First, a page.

Let’s use the Salesforce CRM vs HubSpot CRM example: 

The Sales Leader

Most startup sales leaders are wearing many different hats. The last thing a sales leader wants to deal with is pulling reports. In Salesforce, this is a heavy process and takes a lot of time to set up. In HubSpot, there are simple and elegant pre-built reports. 

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The Salesperson 

Most salespeople who use Salesforce’s CRM use it as a necessary evil. They manage their opportunities inside of Salesforce for forecasting purposes, but use spreadsheets, note-taking apps, and email (or tools like Scratchpad) to manage their day-to-day business. 

HubSpot one-liner targeting salespeople:

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These taglines hit home for each target audience. It definitely did for us-- we moved off Salesforce and jumped onto HubSpot because their messaging and product spoke to us.

Can you explain your company’s USP (unique selling proposition) in one to two sentences in the simplest form possible? Some companies think that by confusing the customer that they’ll view their solution as more complex, and complexity wins the sale. Wrong. Even if your product is very technical and complex, you need to keep it simple. You’ll lose interest fast if you don’t. People are too busy to wade through your jargon to understand your USP.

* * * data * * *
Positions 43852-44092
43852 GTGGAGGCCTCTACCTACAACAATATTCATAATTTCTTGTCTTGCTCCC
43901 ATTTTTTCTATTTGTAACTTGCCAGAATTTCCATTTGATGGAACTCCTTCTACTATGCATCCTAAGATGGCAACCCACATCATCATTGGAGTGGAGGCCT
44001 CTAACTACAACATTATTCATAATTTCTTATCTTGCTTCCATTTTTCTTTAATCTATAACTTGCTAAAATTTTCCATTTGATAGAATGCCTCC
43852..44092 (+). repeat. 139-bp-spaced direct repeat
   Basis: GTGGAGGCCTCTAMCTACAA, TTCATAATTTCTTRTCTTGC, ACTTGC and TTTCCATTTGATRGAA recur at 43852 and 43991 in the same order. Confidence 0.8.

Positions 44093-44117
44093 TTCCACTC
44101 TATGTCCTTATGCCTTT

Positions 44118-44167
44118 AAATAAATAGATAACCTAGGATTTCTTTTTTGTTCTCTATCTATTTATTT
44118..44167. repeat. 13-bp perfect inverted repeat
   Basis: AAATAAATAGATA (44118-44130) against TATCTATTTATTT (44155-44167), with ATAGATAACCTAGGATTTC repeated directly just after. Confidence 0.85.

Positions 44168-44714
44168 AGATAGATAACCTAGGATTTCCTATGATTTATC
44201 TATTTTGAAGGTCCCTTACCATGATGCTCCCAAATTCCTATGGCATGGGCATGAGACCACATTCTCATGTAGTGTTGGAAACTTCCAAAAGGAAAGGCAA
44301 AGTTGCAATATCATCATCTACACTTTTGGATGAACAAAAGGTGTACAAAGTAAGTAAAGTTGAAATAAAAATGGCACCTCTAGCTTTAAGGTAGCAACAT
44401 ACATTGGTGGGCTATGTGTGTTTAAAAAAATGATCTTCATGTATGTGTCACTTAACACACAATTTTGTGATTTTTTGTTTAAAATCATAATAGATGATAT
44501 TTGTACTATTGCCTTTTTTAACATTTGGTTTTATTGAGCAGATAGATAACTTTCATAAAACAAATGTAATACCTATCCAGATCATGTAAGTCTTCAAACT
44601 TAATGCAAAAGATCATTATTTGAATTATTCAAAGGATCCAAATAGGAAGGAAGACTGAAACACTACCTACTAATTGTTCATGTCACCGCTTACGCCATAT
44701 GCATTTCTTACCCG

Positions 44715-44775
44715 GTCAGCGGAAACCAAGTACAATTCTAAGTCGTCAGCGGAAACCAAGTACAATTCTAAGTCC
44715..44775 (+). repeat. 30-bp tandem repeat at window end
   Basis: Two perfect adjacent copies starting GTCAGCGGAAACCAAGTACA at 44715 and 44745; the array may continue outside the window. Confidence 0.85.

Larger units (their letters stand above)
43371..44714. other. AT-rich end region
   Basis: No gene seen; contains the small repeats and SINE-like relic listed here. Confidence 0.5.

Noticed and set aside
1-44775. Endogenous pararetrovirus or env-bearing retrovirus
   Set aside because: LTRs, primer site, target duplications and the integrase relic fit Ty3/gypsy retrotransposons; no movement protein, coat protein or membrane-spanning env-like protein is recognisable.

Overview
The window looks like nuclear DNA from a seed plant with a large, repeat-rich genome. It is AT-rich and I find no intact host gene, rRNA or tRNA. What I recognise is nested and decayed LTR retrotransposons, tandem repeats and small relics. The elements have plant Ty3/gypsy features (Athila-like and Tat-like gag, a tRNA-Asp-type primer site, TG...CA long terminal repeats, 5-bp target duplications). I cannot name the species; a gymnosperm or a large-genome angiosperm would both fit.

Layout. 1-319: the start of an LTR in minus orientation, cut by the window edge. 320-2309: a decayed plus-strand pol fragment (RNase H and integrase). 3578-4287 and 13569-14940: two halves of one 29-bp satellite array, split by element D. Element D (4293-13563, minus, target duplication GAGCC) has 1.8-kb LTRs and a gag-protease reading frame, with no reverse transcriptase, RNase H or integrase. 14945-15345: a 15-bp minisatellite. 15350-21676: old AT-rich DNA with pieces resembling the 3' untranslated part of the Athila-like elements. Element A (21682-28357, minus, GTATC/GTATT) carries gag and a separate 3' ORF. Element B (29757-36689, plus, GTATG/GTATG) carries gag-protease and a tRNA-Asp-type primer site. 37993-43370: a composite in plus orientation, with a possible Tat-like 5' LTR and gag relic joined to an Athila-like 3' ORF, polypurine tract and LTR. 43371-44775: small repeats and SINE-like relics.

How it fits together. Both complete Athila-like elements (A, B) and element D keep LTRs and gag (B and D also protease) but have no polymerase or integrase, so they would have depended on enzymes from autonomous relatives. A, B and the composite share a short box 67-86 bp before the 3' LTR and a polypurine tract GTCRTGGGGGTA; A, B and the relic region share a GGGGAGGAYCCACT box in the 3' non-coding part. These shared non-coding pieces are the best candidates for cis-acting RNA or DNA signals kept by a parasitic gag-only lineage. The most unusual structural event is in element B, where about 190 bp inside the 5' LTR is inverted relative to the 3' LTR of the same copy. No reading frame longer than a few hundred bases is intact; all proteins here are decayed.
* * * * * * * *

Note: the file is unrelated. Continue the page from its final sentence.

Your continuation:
Keep in mind, a bad one-liner is focused on your product and your company. It’s boring. A good one-liner is focused on your prospect’s “job to be done”, the problem, your solution, and social proof that it works. 

In order to stand out, your product offering needs to be compelling. For most startups, this can be a big and scary business model or product change. If you’re lazy and offer the same product and messaging as one of your larger competitors you’ll always be chasing market share. 

What is your target buyer really purchasing from you? For instance, sales leaders don’t buy Gong just to record sales calls. They buy Gong for peace of mind that their sales managers are actively involved in up-leveling the skillset of the sales reps when it matters most-- on live sales calls. 

What is the intriguing story that you can tell? In the USP if you can tell a story based on your experience the USP is going to stick. For example, when my co-founder Brendon Cassidy talks about the difficulties that he’s faced at every company he’s worked at in driving demand and cold outreach-- it resonates. 

Use words and phrases that are in your own voice. Let’s face it… people buy from people. If you use words that you wouldn’t use in real life, then you will come across as disingenuous. People are craving something new, different, and entertaining. Give them this. 

Reid Hoffman would always say that he liked businesses that pushed the hot buttons of one of the seven deadly sins. I agree. Your messaging should pull from one or some of these: pride, greed, lust, envy, gluttony, wrath, and sloth.

Before you spend any time working on your USP / one-liner, you must intimately understand how your target buyer thinks, talks, and evaluates their “jobs to be done” in their day-to-day. And it’s a process-- I know today, at CoSell, we are in the early days of figuring out our marketing and sales messaging. It’s an iterative process-- you need to test it in the wild.